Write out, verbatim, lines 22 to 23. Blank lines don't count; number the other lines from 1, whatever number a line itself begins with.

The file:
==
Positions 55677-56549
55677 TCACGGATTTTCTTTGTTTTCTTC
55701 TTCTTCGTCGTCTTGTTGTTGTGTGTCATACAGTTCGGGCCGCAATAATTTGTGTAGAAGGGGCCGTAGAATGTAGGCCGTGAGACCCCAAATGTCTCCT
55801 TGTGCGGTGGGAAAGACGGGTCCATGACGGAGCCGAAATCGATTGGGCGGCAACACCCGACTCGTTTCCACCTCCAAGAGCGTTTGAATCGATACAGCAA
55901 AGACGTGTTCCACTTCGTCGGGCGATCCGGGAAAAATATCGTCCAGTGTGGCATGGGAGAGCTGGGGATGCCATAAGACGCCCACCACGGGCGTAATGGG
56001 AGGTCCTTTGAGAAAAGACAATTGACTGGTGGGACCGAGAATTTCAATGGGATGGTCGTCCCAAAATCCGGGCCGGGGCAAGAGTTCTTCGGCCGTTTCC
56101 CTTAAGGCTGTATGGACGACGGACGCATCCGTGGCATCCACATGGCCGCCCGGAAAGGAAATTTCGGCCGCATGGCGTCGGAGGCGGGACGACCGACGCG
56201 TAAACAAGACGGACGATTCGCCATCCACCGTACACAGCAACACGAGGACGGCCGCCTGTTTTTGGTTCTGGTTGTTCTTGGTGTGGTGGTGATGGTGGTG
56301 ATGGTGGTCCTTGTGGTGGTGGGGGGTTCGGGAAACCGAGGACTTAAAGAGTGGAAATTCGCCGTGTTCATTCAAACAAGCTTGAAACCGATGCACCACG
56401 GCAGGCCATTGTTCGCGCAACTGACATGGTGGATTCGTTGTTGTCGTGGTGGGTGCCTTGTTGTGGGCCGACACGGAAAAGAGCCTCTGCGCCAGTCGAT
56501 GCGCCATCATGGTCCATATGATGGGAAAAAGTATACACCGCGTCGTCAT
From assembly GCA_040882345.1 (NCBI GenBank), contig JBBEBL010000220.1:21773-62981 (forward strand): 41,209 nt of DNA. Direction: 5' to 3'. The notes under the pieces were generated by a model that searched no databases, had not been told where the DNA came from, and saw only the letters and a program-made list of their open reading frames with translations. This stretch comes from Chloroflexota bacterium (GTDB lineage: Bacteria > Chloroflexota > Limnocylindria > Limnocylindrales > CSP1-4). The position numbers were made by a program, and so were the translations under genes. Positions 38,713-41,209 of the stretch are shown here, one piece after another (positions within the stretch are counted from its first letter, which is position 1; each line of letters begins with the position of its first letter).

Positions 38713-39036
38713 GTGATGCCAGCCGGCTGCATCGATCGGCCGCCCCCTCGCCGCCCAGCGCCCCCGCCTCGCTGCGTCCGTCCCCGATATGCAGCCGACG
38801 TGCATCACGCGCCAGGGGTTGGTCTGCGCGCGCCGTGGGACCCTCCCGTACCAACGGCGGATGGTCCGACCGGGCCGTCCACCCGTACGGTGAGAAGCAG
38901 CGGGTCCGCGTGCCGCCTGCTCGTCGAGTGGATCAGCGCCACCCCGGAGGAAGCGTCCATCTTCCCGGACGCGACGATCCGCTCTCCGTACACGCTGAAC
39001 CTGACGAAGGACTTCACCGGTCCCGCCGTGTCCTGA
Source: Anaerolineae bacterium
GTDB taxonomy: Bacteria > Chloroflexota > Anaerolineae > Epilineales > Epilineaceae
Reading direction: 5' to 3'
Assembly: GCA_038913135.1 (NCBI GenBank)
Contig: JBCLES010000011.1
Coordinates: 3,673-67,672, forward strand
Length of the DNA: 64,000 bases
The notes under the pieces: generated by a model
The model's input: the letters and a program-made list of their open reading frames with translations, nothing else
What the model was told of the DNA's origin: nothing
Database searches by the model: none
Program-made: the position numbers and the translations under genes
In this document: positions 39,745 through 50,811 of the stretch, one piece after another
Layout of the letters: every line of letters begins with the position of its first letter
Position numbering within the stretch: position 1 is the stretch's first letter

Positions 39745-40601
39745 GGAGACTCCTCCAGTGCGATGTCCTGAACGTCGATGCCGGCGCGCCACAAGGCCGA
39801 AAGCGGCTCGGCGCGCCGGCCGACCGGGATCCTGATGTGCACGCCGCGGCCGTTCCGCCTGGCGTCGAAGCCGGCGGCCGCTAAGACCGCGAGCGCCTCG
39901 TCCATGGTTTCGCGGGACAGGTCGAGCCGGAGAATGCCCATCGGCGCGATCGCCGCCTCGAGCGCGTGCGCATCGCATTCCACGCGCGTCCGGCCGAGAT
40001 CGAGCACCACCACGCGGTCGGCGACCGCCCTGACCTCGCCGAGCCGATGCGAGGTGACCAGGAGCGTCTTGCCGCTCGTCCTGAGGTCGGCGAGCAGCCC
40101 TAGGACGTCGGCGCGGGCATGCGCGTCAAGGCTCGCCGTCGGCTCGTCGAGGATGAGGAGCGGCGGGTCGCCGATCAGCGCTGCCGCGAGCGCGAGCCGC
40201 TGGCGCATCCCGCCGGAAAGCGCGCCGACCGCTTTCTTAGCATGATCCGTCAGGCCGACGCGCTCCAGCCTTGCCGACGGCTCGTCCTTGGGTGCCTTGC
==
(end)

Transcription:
Contig: JBCLES010000011.1
Coordinates: 3,673-67,672, forward strand